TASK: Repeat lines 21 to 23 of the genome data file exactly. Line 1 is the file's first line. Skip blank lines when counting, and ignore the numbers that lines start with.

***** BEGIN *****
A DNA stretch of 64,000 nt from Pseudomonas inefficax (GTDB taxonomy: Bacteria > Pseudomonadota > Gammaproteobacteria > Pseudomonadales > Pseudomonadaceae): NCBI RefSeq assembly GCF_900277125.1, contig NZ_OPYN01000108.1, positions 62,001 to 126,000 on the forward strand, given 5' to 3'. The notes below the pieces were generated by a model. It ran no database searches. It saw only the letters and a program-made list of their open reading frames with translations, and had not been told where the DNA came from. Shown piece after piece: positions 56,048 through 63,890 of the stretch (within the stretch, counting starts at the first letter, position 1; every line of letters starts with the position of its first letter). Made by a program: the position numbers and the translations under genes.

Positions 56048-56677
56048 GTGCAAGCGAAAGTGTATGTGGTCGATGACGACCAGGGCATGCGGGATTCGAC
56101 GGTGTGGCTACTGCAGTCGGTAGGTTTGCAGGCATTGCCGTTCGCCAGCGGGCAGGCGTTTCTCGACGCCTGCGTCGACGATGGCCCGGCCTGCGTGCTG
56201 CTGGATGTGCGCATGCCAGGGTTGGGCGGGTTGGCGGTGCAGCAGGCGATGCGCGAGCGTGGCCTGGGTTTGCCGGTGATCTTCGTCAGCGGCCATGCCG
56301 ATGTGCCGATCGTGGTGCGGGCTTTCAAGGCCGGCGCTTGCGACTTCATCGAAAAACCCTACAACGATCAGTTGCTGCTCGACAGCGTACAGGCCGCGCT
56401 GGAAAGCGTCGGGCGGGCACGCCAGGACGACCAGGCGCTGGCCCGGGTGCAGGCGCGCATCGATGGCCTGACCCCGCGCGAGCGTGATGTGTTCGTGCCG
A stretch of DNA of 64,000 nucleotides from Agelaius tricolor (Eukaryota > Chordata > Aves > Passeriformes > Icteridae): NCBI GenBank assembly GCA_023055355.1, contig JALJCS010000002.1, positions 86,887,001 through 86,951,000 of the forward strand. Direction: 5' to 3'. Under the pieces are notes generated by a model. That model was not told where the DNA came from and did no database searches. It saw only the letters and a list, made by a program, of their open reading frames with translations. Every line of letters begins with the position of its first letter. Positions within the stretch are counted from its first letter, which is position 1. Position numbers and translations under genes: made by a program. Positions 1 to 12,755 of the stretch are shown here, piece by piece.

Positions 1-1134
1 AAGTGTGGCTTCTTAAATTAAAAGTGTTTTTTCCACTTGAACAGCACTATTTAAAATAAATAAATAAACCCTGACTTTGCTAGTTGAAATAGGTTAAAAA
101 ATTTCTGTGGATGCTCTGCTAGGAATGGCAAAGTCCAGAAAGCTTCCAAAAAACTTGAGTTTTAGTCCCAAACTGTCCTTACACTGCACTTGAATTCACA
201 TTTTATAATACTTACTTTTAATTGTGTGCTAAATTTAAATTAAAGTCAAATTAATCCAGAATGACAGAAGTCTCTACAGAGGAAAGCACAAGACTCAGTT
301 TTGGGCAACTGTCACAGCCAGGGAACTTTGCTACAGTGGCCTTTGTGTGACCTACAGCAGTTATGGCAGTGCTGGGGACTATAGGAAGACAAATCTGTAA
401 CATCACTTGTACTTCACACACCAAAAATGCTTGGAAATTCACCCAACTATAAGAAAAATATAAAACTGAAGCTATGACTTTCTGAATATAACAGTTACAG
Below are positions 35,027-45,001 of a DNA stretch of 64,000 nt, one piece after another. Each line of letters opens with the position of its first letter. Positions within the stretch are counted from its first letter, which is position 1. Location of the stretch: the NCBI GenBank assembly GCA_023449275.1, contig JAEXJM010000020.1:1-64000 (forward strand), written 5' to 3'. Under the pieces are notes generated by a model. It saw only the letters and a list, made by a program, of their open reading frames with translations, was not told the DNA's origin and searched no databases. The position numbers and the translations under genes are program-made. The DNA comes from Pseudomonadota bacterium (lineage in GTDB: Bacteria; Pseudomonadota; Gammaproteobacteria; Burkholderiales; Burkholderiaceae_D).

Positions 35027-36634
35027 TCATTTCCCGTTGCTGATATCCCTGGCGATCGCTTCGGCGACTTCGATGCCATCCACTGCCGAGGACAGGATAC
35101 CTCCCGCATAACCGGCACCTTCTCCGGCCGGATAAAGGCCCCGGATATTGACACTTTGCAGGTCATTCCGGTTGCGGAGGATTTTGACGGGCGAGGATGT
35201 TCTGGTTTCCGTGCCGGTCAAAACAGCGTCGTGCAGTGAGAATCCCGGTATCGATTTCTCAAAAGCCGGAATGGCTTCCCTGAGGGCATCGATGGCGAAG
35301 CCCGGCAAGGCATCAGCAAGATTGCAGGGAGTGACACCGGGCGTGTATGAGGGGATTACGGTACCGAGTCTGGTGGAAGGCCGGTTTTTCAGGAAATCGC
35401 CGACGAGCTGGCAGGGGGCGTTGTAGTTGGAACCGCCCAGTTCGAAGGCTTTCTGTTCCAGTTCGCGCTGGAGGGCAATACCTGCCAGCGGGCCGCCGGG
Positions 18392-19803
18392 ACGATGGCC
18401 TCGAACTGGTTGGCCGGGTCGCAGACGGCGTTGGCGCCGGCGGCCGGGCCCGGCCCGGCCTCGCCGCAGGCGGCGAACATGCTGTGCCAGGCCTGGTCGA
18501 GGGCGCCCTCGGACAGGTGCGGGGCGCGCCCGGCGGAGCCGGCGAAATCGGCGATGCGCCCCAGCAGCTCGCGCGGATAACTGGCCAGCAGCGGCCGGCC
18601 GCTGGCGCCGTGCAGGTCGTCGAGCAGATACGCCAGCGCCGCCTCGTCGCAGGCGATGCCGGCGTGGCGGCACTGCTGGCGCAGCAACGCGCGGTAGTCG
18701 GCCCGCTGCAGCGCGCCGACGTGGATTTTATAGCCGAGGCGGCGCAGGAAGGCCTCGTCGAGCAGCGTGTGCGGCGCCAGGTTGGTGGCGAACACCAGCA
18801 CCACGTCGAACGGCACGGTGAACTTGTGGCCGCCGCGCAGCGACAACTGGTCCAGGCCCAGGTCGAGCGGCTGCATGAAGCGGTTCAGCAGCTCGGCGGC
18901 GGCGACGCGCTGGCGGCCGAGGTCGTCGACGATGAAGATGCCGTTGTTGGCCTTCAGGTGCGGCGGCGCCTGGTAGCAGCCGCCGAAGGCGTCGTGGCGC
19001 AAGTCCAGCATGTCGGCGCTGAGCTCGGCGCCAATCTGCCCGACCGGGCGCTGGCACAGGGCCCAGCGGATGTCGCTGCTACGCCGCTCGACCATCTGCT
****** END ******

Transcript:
35401 CGACGAGCTGGCAGGGGGCGTTGTAGTTGGAACCGCCCAGTTCGAAGGCTTTCTGTTCCAGTTCGCGCTGGAGGGCAATACCTGCCAGCGGGCCGCCGGG
Positions 18392-19803
18392 ACGATGGCC